ecommerce, information technology

China to release cross-border e-commerce import expansion list

(Source: China Daily) The Chinese government is drafting a detailed policy for cross-border e-commerce retail imports with an initial 63 tax items covering consumer technology, food and health care products.

After the expansion, the cross-border retail import list will include over 1,300 tax items, which covers the Chinese consumer demand for more products, according to the State Council executive meeting on November 21.

The meeting clarified that starting from January 2019, regulatory policy for cross-border e-commerce retail imports will continue, and the scope of the policy will be expanded from 15 cities to 22 cities.

The product range will also be expanded to include 63 new tax items, with a single transaction limit. The single transaction limit will be increased from 2,000 yuan ($288) to 5,000 yuan, with an annual transaction limit 20,000 yuan per person per year to 26,000 yuan.

China’s cross-border e-commerce retail import regulatory transition policy has been extended twice in 2016 and 2017, respectively.

The updated list will not only continue the supervision of personal use of imported goods, but also continue to be conducive to cross-border e-commerce enterprises to become bigger and stronger, Cao Lei, head of China’s E-Commerce Research Center, told the People’s Daily.

With lifted limits on tax items, import cross-border e-commerce will see much space to develop, Cao noted.

By streamlining intermediate processes, import cross-border e-commerce companies will improve transaction efficiency, reduce costs, and meet greater demand for cost-effective foreign products in the context of domestic consumption upgrades.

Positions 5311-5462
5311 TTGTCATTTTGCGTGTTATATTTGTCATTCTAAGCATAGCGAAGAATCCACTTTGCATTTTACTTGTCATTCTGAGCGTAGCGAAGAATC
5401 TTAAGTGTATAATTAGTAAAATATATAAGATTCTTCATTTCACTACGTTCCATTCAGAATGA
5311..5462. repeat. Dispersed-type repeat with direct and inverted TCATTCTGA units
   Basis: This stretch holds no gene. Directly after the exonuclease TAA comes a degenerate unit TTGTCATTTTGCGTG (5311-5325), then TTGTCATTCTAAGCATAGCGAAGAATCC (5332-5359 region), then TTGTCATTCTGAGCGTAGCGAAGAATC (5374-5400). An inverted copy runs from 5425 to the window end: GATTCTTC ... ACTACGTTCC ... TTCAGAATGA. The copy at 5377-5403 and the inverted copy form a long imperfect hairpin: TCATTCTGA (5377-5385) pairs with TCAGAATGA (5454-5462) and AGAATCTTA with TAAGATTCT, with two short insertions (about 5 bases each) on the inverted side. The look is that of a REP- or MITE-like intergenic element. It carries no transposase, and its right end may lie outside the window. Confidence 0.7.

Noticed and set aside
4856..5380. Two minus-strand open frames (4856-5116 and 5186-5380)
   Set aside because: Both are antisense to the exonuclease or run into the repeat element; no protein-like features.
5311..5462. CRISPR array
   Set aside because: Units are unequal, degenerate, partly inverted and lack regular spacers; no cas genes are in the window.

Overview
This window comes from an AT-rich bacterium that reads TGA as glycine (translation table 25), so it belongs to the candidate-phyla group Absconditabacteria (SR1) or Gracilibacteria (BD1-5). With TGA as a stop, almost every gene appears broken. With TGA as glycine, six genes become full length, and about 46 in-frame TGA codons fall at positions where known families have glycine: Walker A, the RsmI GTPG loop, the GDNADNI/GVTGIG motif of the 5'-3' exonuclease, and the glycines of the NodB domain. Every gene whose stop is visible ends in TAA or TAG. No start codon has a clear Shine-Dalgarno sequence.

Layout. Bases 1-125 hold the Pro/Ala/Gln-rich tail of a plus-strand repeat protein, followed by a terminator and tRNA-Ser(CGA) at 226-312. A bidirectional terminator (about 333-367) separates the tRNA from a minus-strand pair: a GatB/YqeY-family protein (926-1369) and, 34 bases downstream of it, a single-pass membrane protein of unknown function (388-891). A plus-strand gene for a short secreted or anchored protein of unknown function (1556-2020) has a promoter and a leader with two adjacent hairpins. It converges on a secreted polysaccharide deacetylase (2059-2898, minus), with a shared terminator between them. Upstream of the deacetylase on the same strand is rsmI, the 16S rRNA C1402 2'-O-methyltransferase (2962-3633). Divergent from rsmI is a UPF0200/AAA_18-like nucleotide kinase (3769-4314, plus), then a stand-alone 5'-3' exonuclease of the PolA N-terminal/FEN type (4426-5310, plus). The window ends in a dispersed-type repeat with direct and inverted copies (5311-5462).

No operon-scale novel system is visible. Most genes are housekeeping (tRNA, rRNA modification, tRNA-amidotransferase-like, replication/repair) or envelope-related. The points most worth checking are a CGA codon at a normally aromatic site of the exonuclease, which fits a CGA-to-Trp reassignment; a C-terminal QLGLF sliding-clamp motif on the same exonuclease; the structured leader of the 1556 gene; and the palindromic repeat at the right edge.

Cross-border import e-commerce might develop in the middle and high-end markets in the future, to deal with changes in various forms of logistics, Cao predicted.

The entire industry is expected to operate on a more standardized approach, he added. Import cross-border e-commerce is ushering in the era of competition in the whole industry chain, and the challenge will be how to create a better user experience in every process.

The policy development is likely trending to be permanent in accordance with the supervision of personal items, Li Pengbo, an analyst at consulting firm 100ec.cn, told the People’s Daily.

Li believes the updated policy is an extension of the recently adjourned China International Import Expo, saying that the move is important for industry practitioners.

In 2017, China’s cross-border e-commerce retail imports were valued 56.6 billion yuan, an increase of 75.5 percent year-on-year; from January to October, imports reached 67.2 billion yuan, an increase of 53.7 percent year-on-year.

The policy continues to be supportive of cross-border e-commerce imports of personal items, Wang Jian, professor of the University of International Business and Economics, told the People’s Daily.

Against this backdrop, domestic consumers’ demand for foreign consumer goods continues to rise. The upgraded policies will help improve China’s trade balance, Wang noted.

This is also China’s way of opening its market to the world, providing more business opportunities to countries in the Belt and Road route and other countries around the world. This will also help Chinese industries integrate in the global market in the long run, he said.

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